New research centre: the real challenge is time
When a company explains their efforts in getting to where they are at today, wins and losses are often demonstrated by means of a time line going from the initial strategy negotiations and up to today, where the strategy has been implemented. Time appears linear through a chronological series of events and achievements.
However, when you - as professors Tor Hernes og Majken Schultz have done - ask the company CEO more explicitly what led to this and that, the picture turns out to be far more complex. The long straight line becomes several tangled lines reflecting different processes and cause-and-effect coherence.
At the inauguration of the centre on 22 January, Tor Hernes, director of the new centre under The Department of Organization, outlined how there is a need for theories, models and data about time whether we talk about time as experience, history, a future project or a unit of measurement.
“We wish to be an including, eclectic and questioning research environment. And we are going to keep asking how time is perceived within different disciplines. Major problems are too major for us to be content with merely drawing on organisational research. We wish to create a field of resonance and be essential to the thinking in the field,” says Tor Hernes in an interview about the purpose of the centre.
The unavoidably important and accelerating time
The inauguration of the new centre provided plenty of opportunities to explore some of the different perspectives on time that exist in CBS’ research environments.
Professor Lasse Heje at the Department of Finance talked about the importance of time within his field, both in terms of research, but also for the financial market players, who are engaged in the current value of investments and the optimal time for making short- or long-term investments. Time is simply unavoidable.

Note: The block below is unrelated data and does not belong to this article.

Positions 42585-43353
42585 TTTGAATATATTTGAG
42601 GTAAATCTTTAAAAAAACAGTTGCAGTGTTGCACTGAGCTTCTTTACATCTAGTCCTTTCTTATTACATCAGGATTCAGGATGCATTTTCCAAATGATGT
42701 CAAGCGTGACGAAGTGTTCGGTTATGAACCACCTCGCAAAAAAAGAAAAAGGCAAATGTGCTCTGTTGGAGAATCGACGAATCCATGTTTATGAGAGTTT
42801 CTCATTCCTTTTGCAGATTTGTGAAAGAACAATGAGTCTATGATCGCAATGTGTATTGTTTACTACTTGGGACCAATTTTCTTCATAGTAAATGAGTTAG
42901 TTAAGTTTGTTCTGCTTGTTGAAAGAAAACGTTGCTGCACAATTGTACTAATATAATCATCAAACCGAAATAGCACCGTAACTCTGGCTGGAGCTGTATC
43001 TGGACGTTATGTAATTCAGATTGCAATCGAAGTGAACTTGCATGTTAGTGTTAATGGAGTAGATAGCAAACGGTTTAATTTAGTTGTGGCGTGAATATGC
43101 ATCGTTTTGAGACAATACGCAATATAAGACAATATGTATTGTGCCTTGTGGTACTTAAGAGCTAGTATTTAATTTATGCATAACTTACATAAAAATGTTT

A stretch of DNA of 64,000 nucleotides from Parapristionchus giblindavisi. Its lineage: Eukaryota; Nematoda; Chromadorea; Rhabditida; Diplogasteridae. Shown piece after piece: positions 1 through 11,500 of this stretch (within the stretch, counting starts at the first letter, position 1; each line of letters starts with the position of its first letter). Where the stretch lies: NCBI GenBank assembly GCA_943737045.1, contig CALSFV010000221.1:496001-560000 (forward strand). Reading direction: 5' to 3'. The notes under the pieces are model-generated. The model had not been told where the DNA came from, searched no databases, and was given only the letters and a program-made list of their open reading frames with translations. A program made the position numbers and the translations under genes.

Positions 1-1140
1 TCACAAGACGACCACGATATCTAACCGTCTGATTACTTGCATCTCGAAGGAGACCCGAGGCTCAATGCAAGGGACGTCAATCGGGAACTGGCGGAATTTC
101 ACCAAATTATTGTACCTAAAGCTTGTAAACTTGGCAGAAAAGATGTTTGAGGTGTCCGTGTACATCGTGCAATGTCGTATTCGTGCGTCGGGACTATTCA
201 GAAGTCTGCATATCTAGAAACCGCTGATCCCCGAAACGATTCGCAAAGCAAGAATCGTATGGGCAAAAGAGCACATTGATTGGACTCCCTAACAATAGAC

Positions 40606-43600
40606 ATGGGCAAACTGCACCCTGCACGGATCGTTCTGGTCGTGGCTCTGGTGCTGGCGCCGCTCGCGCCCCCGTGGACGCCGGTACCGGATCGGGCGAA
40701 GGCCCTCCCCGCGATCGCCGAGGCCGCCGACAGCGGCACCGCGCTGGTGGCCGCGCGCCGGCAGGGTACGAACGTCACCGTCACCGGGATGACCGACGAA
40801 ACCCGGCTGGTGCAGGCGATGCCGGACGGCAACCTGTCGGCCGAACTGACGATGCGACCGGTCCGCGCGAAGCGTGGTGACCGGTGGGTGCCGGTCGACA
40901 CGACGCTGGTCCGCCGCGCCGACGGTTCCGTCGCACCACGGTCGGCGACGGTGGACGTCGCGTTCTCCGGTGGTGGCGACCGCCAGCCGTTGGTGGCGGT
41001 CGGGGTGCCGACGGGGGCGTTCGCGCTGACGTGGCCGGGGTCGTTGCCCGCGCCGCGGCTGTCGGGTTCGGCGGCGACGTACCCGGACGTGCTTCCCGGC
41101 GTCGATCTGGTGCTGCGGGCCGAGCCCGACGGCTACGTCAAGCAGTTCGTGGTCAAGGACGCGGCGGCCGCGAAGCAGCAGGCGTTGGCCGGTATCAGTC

Professor Jan Damsgaard at the Department of Digitalization addressed digital time vs. analogous time, his main point being that the development of digital technology in relation to chronological time is exponential, as we have seen in the Human Genome Project, where the procurement of data virtually doubled from one year to the next. The project period was halved from 15 to 7 years. Digital time accelerates in relation to analogous time.
See the programme for the inauguration of the Centre for Organizational Time
The grand abstract challenge
After having speculated about time for a number of years, Tor Hernes had the idea for the new centre. He recognises that the research field is abstract, but at the same time he stresses that time calls for thinking about time:
”Within organisation and strategy research you are working with Grand Challenges within for instance development and environment, where you have to look far into the future to avoid putting global sustainability at risk,” he explains and continues:
”If what we are doing today is significant in 50 years, how do we in fact go about it in an economic cycle, where only the next 3-5 years are what matters? It is not a mystery, but we have to think about how to handle such issues.”
Get to work
Tor Hernes and his colleagues Christina Lubinski, Associate Professor at the Department of Management, Politics and Philosophy, Silviya Svejenova, Professor at the Department of Organization, and Majken Schultz, Professor at the Department of Organization, are now rolling up their sleeves to position an understudied phenomenon within research. The centre is applying for a grant with the VELUX FOUNDATIONS, and the European Group for Organization Studies (EGOS) has accepted a so-called ”Standing Working Group” within the theme ”Organization and Time”, which runs for four to six years. At the same time, it is also about being present at conferences - preferably as tracks and keynotes - but the primary task is to publish. The centre researchers are already collaborating with a significant international network, which is going to intensify its activities in the years to come.
For more information, please contact:
Professor Tor Hernes
Journalist Jørn Albertus